Excitement hits fever pitch as Argentina-Uruguay friendly kicks off in Tel Aviv
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Excitement hits fever pitch as Argentina-Uruguay friendly kicks off in Tel Aviv

30,000 soccer fans pack into Tel Aviv stadium to see superstars Lionel Messi face off against Luis Suarez, in arguably biggest ever game on Israeli soil

An Argentina team fan holds up a placard depicting Lionel Messi and other players at the scene of Jesus Christ's Last Supper, before the start of the friendly football match between Argentina and Uruguay, at the Bloomfield stadium in Tel Aviv on November 18, 2019. (EMMANUEL DUNAND /AFP)
An Argentina team fan holds up a placard depicting Lionel Messi and other players at the scene of Jesus Christ's Last Supper, before the start of the friendly football match between Argentina and Uruguay, at the Bloomfield stadium in Tel Aviv on November 18, 2019. (EMMANUEL DUNAND /AFP)

Escorted by police and the drums of a local Samba band, the national soccer teams of Argentina and Uruguay arrived at a Tel Aviv stadium Monday evening, ahead of the much-anticipated friendly match between the two soccer powerhouses.

In what is possibly the highest-level game ever to be played on Israeli soil, the two South American giants were to face off in an exhibition match expected to pit Argentina’s international powerhouse Lionel Messi against Uruguay’s Luis Suarez.

When not representing their national teams, both men play for Spanish club FC Barcelona.

About 200 Israelis from all backgrounds — Spanish speaking immigrants and native Hebrew speakers, Jews and Arabs, secular and even ultra-Orthodox — frantically welcomed the two team buses, which entered the stadium at the same time.

Hours before the match’s 9:30 p.m. kick off, thousands of supporters from both teams already arrived at Tel Aviv’s Bloomfield stadium, with some desperate for tickets, and offering handsome sums to those who had purchased in advance.

Argentina’s forward Lionel Messi arrives at the Hilton hotel in Tel Aviv on November 17, 2019, ahead of the friendly soccer match between Uruguay and Argentina. (Jack GUEZ / AFP)

For some of the 30,000 who bought tickets in time, the game is a dream come true.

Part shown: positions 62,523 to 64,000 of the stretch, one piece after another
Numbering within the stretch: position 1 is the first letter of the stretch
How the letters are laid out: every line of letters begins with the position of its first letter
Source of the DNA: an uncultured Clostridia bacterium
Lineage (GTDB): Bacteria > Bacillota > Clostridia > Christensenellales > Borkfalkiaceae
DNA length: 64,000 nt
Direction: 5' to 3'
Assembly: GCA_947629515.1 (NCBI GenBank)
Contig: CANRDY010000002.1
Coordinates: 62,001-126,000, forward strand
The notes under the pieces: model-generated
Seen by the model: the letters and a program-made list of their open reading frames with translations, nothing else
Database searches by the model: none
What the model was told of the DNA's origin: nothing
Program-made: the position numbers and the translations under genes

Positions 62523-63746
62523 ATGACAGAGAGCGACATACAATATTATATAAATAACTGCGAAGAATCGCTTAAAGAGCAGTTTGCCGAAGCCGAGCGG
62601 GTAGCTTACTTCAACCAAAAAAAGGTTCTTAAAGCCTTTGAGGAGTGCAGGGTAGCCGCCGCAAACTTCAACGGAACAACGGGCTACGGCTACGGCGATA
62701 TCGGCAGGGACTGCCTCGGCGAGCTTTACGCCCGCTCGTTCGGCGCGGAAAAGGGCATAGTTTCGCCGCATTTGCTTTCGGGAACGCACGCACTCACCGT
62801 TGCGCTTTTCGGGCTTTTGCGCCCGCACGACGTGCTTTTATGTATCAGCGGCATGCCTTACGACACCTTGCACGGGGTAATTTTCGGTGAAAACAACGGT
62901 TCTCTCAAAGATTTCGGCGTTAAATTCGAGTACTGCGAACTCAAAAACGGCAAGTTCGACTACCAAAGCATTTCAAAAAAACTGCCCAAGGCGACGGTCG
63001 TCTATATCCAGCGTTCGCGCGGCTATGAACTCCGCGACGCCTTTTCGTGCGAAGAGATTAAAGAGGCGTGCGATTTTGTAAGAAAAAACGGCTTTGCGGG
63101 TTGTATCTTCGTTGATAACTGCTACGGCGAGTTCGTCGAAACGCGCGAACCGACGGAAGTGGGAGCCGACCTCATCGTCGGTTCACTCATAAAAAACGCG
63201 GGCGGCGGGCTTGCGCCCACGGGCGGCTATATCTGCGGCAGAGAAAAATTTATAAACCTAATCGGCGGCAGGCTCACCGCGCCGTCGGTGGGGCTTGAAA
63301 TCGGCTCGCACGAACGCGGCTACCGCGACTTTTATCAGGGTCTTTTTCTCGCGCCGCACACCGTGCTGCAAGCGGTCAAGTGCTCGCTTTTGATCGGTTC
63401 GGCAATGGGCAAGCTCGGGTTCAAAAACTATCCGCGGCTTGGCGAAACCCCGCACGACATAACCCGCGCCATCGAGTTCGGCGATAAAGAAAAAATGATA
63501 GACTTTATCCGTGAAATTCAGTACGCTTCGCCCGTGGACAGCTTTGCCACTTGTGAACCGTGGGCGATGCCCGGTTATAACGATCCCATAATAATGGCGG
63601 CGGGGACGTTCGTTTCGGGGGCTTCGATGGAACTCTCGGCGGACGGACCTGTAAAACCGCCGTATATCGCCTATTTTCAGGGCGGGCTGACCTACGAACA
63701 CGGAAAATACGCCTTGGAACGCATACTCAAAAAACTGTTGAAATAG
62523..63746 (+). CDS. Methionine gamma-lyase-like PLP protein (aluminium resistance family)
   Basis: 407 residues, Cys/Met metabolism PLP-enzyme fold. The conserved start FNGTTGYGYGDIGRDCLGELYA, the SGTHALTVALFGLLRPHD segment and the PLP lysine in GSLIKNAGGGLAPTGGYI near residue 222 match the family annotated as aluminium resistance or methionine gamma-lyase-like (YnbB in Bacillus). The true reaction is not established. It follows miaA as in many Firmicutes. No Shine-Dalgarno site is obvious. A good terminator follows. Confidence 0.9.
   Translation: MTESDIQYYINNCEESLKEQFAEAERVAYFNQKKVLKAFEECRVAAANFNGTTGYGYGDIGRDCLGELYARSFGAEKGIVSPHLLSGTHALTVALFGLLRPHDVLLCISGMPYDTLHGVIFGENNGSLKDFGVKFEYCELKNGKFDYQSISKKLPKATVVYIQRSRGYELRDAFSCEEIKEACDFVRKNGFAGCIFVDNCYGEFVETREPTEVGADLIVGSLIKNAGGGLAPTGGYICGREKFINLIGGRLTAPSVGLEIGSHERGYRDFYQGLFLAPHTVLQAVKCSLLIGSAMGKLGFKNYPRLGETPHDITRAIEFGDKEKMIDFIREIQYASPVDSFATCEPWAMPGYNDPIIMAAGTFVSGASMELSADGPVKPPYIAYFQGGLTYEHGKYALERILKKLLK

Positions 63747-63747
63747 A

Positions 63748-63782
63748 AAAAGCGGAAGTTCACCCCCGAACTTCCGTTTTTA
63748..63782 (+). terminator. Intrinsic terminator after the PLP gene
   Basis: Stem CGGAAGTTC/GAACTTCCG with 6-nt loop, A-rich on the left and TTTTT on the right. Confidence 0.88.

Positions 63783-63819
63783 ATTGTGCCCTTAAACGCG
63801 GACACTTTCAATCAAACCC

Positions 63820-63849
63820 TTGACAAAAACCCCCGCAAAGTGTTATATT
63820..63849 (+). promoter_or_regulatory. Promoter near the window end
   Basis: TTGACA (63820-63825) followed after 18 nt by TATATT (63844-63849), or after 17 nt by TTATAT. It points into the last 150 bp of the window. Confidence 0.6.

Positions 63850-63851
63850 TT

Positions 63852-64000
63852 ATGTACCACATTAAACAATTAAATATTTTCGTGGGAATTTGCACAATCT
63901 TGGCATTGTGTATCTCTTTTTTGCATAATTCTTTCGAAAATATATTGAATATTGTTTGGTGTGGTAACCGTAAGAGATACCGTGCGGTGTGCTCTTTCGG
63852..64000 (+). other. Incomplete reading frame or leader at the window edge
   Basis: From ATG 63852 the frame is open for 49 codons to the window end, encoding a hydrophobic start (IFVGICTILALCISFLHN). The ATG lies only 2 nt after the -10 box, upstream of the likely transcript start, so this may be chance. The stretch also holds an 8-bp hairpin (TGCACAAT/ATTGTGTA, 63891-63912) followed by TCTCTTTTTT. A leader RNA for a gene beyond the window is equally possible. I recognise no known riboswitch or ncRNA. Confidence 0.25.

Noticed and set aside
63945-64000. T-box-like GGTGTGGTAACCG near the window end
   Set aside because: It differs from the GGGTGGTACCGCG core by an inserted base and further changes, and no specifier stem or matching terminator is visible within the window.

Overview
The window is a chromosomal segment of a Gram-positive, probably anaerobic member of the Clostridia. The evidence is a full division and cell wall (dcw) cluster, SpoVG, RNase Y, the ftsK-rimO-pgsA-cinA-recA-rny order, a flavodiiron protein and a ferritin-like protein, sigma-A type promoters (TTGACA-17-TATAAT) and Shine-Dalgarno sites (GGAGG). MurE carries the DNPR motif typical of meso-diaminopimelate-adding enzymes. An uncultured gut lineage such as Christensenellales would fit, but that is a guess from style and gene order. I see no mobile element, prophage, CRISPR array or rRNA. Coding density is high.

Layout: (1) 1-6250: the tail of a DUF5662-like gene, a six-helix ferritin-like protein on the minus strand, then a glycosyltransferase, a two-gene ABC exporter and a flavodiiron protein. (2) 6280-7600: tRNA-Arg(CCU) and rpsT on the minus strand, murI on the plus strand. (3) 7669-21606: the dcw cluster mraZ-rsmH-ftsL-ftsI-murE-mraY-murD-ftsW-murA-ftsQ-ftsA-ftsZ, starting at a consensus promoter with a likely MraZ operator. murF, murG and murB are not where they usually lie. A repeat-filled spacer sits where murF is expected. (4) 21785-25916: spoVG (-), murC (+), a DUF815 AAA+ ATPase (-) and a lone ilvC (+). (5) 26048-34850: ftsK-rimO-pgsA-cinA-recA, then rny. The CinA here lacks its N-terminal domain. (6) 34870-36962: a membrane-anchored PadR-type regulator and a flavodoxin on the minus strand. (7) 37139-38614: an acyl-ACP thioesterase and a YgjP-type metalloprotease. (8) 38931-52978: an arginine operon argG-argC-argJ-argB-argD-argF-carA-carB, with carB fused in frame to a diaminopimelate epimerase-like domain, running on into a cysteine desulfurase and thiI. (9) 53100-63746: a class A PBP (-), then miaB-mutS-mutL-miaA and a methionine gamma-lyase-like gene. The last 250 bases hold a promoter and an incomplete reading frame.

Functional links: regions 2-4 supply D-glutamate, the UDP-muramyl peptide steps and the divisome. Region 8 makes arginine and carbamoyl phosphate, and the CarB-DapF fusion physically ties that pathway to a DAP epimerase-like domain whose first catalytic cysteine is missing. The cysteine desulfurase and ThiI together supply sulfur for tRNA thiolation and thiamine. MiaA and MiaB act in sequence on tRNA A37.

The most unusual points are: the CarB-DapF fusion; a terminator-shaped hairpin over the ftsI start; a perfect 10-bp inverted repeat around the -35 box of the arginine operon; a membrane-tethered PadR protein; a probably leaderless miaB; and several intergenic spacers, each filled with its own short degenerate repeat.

“As soon as we heard about this game, our entire family ran to get tickets,” recallde Gustavo Alguea, 30, who moved from Santa Fe, Argentina — Messi’s hometown — to Tel Aviv as a child. “What can be better than to see play Messi in the Holy Land,” he said.

“And especially against Uruguay — this is the clasico,” he added, referring to traditional soccer rivalry between the two neighboring Latin American countries.

Argentina will win 2-1, Algue predicted.

Jonathan Mitteman, who moved from Montevideo, Uruguay, to Israel a decade ago, hopes that his native country will win, but agreed that Messi’s crew had better chances. Adam, his 6-year-old son, also hoped that Uruguay and its superstar Luis Suarez would score an upset victory, but admitted that it appeared unlikely.

“Even a tie would be good,” his dad added.

The Argentinian team arrived in Israel on Sunday, a day after the team from Uruguay.

At a press conference later Sunday in a Tel Aviv hotel, Argentine coach Lionel Scaloni said that Messi would play in the match despite a punishing schedule, involving a friendly against Brazil two days before in Saudi Arabia.

“Messi plays,” Scaloni told reporters in Spanish. “So you can stay calm.”

He said he would decide the starting lineup at midday Monday, after his players had rested.

“They are tired, without any physical problem, but tired,” he said. “So we shall wait until tomorrow at noon.”

Barcelona’s Lionel Messi, right, and Luis Suarez, left, celebrate after a Messi goal in Barcelona, Spain, March 13, 2019. (AP Photo/Emilio Morenatti)

Israelis had fretted for days over whether Messi would make the trip or whether the game would take place at all, days after a flareup of violence between Israel and Gaza-based terrorists.

Uruguay’s coach Oscar Tabarez said Sunday that he had been concerned about the trip after seeing images of the fighting in the Gaza Strip.

The Israeli military said around 450 rockets were fired at its territory during the two-day skirmish and air defenses intercepted dozens of them in mid-flight.

A ceasefire was declared on Thursday morning, but remains fragile.

“I was very worried,” he told journalists. “Because from Montevideo, for example, they sent us photos of missiles that exploded in the air, and we don’t have experience in that.”

Monday’s match comes after the cancellation of a pre-World Cup friendly fixture between Argentina and Israel in June 2018 that was hounded by boycott calls from pro-Palestinian activists.

That match had been due to be played in Jerusalem, sparking Palestinian anger and criticism of Argentina online.

Israel considers Jerusalem its “indivisible” capital, while Palestinians claim the eastern part of the city — united by Israel in 1967 and later annexed — as the capital of their future state.

The 2018 cancellation led to FIFA fining and slapping a 12-month ban on Palestinian Football Association head Jibril Rajoub for “inciting hatred and violence” against Messi.

This year, both Argentina and Uruguay were also under pressure from the Boycott, Divestment and Sanctions (BDS) movement against Israel.

The Palestinian Football Association has not complained about Monday’s game.

Messi received a three-month international suspension for comments he made after Argentina was eliminated from the Copa America in July.

He accused CONMEBOL, the governing body of South American football, of corruption and fixing the tournament for hosts and eventual winners Brazil.

Messi returned to the national team on Friday, scoring the winning goal in Friday’s 1-0 victory over Brazil.

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